I have asked a few academics, administrators,and students to participate in a series of blog pieces that address the nature of schools and teaching. Many of the post will reflect independent school life; I am still hoping to ask a few others to make a contribution to this. Though I am waiting for a few pieces to arrive, I hope to add some insight into my profession with some hopes at assisting others who are considering this path. I will start the first series off by briefly addressing the need to have a curriculum Vitae and maintaining it. Because I am often asked to do various things that involves travel, research, writing, and teaching, I have kept my CV published. When I am looking to ask a person to help me with a project, the first thing I want to see is his or her CV.
I arrived to campus early so that I could achieve two goals: 1.) finish marking a set of essays and 2.) review my curriculum vitae; Mrs. Chili, who teaches on the campus of a New England college, has been waiting for me to send an updated draft…I guess for about two months now. As noted below and here, the CV is an essential part of the dossier; it reflects the academic activities of a teacher and others. Moreover, it demonstrates the range or narrowness of a person’s professional path. I consider the CV to be an official record of what a person has done; I try to note conferences I have attended, papers I have presented, and lectures and/or seminars I have either presented or attended; it is here that needs to be updated. Although I am still working on a paper (extended essay review) that I hope to get published (got of track and busy with courses), I am not expected to have a long list of articles or book publications….Though, I do expect to have such a list which will be reflected by a few current projects and future projects, too.
It is always great to see your name on another person’s CV (see below other presentations and participation at Rice in Houston); it adds a sense of purpose for what you and that person have done; I always add others to my CV who have participated or played a role in a project I was involved with. Here is a bit of How to Write a Curriculum Vitae? advice:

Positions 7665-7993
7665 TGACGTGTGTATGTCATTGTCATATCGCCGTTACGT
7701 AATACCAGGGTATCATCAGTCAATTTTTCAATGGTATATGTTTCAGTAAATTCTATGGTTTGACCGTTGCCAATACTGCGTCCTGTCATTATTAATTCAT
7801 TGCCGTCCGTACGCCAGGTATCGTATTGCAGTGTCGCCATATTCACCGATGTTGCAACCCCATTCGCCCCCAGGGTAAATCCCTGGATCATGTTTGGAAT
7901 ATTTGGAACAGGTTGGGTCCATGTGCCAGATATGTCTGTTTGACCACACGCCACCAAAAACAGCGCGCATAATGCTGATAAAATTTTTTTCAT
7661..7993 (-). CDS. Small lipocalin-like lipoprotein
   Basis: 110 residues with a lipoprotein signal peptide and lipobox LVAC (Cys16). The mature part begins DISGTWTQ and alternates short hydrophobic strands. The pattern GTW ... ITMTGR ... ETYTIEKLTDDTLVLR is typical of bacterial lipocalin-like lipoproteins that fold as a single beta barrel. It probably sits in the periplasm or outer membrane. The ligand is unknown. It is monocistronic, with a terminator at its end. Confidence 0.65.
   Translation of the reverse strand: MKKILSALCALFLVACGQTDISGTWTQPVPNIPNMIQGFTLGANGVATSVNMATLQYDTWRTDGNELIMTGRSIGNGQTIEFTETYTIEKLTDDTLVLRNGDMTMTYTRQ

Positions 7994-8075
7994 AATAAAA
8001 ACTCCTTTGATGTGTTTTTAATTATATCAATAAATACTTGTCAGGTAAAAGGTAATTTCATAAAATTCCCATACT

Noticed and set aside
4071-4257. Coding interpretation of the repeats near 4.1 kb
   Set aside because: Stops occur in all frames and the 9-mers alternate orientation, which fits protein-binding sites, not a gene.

Step1: Assemble your information: degrees, diplomas, papers published, books and articles authored, patents earned, courses taught, grants and prizes earned.Step2: Decide on a style. As with résumés, there are formats geared toward every objective.Step3: Clarify your objectives. Are you looking for a position? Graduate admission? A patent? Are you sending a book query?Step4: Check out current trends in CVs in books and magazines and on Web sites dedicated to careers and graduate programs. Look at CVs on the Internet, especially within your orbit of interest.Step5: If you’re a job seeker, list courses taught (latest first), including institutions, departments and courses. Also include special classifications such as department head, graduate advisor, committee member, etc.Step6: If you’re a would-be contributor, first list articles, books, papers or columns authored; include publication, issue, year and publishing house.Step7: If you’re a hopeful graduate student, list diplomas, GPA, experience and education first.Step8: Include thesis topics and areas of interest in detail; this document will be used to gauge experience, applicability and interest.Step9: Have a literate friend or colleague proofread, edit and generally review your document for clarity and polish.Step10: Remember to include a bit of personality in your CV through your language and your personal style.Step11: Update and polish your curriculum vitae every time something changes: a Ph.D. earned, a professorship at MIT, a book accepted for publication, etc.